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Experts say that the election of an anti-US base governor in Okinawa, and the overwhelming opposition to US military bases in Japan's most southerly prefecture will impact Washington's realignment in the region.
It did not take Takeshi Onaga very long after being elected governor of Okinawa Prefecture to make his intentions crystal clear. In his victory speech in Naha on November 16, the incoming governor of Japan's most southerly prefecture described the result as turning over "a new page in history."
Governor Onaga had just secured a landslide victory and declared that he would defy the national government in Tokyo and immediately order a halt to work that was approved by his predecessor, Hirokazu Nakaima, to start reclaiming land off the US Marine Corps' Camp Schwab, in the northeast of the island, for the construction of two new runways.
The prefecture's electorate had been incensed at the about-face performed by Nakaima, who had previously expressed opposition to the transfer of the functions of the US Marine Corps' vast Futenma Air Station to Camp Schwab, part of a broader realignment of US forces throughout the Asia-Pacific region.
Onaga believes that the functions of the base should be moved to mainland Japan or elsewhere outside Japan.
Resentment runs deep in the islands, which were the scene of some of the most vicious - and futile - fighting in the closing days of World War II, particularly as the Americans remained after the conflict was over. Today, while Okinawa makes up a mere 0.6 percent of the land area of Japan, it is host to 74 percent of all US military facilities in the country.
Local people also insist they are the victims of elevated crime rates as a result of the presence of US troops, with 564 crimes committed in the 10 years until April 2014 classified as heinous and including homicides, robbery, arson and rape.
"We knew that Onaga would win the election because of the sense of betrayal among local people," Yasukatsu Matsushima, a professor of economics at Kyoto's Ryukoku University, told DW.
"This decision has sent a very powerful message to Tokyo, to Washington and the rest of the world," said Matsushima, who is a strong advocate of Okinawan independence from Japan. "We are hoping that people around the world will take notice of this result and will express their support for our struggle."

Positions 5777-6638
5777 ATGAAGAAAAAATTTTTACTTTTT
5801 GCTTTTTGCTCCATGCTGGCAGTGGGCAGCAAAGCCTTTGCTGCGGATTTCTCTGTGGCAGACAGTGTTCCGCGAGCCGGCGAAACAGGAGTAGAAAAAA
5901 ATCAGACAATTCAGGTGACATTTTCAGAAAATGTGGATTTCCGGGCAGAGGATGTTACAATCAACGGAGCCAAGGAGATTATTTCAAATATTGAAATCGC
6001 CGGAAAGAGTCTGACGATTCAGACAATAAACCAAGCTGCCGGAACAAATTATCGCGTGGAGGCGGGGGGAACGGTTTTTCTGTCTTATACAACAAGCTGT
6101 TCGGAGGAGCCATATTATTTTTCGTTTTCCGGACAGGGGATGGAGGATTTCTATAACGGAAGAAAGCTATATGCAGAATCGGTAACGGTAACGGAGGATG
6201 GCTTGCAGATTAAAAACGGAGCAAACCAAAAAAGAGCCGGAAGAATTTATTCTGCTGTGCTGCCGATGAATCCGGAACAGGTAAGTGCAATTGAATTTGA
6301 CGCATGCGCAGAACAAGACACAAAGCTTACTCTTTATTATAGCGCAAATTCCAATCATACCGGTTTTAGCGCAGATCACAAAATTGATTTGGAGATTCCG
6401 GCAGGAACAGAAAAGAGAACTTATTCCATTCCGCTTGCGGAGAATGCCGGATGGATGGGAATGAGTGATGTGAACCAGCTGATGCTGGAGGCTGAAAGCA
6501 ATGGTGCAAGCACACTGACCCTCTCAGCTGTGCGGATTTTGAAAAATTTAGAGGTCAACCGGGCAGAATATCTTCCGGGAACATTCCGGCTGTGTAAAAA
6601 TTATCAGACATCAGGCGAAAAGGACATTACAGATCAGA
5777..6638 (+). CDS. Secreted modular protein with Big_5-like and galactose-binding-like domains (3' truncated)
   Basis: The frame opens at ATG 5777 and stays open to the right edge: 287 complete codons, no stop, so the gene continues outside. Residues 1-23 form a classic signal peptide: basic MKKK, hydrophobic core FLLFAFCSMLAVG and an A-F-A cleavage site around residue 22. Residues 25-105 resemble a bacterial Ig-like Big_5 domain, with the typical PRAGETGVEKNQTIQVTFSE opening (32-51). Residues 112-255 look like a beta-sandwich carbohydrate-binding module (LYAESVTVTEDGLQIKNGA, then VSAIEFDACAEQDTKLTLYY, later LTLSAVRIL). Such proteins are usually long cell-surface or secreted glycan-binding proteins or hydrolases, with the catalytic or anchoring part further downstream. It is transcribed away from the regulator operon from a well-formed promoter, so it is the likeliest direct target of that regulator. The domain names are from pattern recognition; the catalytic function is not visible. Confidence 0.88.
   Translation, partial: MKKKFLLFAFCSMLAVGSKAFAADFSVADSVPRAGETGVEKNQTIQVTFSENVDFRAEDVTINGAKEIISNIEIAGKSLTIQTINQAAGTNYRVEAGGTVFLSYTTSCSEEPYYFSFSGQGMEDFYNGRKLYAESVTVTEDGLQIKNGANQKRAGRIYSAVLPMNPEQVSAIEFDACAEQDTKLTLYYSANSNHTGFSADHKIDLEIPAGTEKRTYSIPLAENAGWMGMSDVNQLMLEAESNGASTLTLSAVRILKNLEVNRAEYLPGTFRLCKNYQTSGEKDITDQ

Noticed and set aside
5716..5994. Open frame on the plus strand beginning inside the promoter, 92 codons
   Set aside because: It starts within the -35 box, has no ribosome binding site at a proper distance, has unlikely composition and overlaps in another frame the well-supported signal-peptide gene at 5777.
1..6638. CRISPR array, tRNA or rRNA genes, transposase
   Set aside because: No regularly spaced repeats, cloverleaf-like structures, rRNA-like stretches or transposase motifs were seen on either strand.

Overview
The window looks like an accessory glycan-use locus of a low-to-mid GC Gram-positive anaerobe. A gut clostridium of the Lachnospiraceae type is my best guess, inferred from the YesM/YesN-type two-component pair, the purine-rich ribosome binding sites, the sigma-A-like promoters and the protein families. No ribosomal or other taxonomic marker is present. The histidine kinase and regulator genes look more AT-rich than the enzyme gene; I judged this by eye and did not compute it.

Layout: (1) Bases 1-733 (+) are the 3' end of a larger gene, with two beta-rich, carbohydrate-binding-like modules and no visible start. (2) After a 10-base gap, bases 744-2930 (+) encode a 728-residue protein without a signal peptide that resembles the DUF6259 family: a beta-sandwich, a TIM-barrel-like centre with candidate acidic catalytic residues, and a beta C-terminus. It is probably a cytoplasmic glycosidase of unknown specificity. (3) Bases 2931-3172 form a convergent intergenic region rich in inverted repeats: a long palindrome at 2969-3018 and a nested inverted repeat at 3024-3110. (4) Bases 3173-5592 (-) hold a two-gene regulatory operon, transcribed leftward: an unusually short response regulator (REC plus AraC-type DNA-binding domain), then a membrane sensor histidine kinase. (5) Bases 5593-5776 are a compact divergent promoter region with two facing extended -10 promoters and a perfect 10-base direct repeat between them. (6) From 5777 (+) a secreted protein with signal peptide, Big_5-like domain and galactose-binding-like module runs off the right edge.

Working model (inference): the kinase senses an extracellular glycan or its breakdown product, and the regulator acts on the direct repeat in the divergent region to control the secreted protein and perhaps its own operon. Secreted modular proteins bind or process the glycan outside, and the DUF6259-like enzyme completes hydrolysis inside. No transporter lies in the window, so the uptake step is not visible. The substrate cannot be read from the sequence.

The question now must be what happens next.
Onaga has already stated that he will open an office in Washington to enable prefecture officials to meet at short notice with representatives of the US administration and to lobby for Okinawans' rights.
The US, for its part, was quick to comment on the outcome of the vote but emphasized that it remains committed to the agreement with Tokyo - which has been in place since 1996 - to shift to Camp Schwab.
"Regardless of the outcome, we are committed to working with the government of Japan to follow through on our alliance agreements and to fulfill our treaty commitments to the defense of Japan," a spokesman for the State Department said at a news conference the day after the election.
The Japanese government, which would have anticipated the result, also stated that it would push ahead with the reclamation work and the scheduled transfer, although the election of Onaga would inevitably delay Washington's realignment of forces in the region.
The transfer to Camp Schwab is part of a wider realignment of US military assets in the Asia-Pacific region and includes the shift of several thousand Marines from Okinawa to the Pacific island of Guam, to South Korea and northern Australia.
Given the increasing aggression being demonstrated by Chinese military forces in the region, and the deeply unpredictable moves of the regime in North Korea, Washington announced that it would carry out a "Pacific pivot."
That broad refocusing of US attention covers everything from diplomacy to trade and enhanced cultural ties to this region, but the most critical element of the shift away from a focus on the Atlantic is in the area of defense, with the US Navy moving from a 50-50 split between its Pacific and Atlantic forces at present to 60-40 by 2020, with the majority in the Pacific.
And while analysts agree that Washington will be disappointed at this latest delay to the Futenma saga, they are unlikely to lay too much blame directly at Tokyo's door.
"The result of the election is not a surprise and it does underline just how much opposition there is in Okinawa," Go Ito, a professor of international relations at Tokyo's Meiji University, told DW. "But I do see this as a protest vote as everyone realizes the threat that is posed today by China in the region. And that means they realize the importance of a US military presence and these bases," he added.
"I think that the vote will delay the transfer process and we will see more ups and downs over the coming years, but I believe that it will go ahead in the future," he said. "Both national governments just have too much time and effort invested into the move and both recognize the importance of their bilateral defense and security arrangements."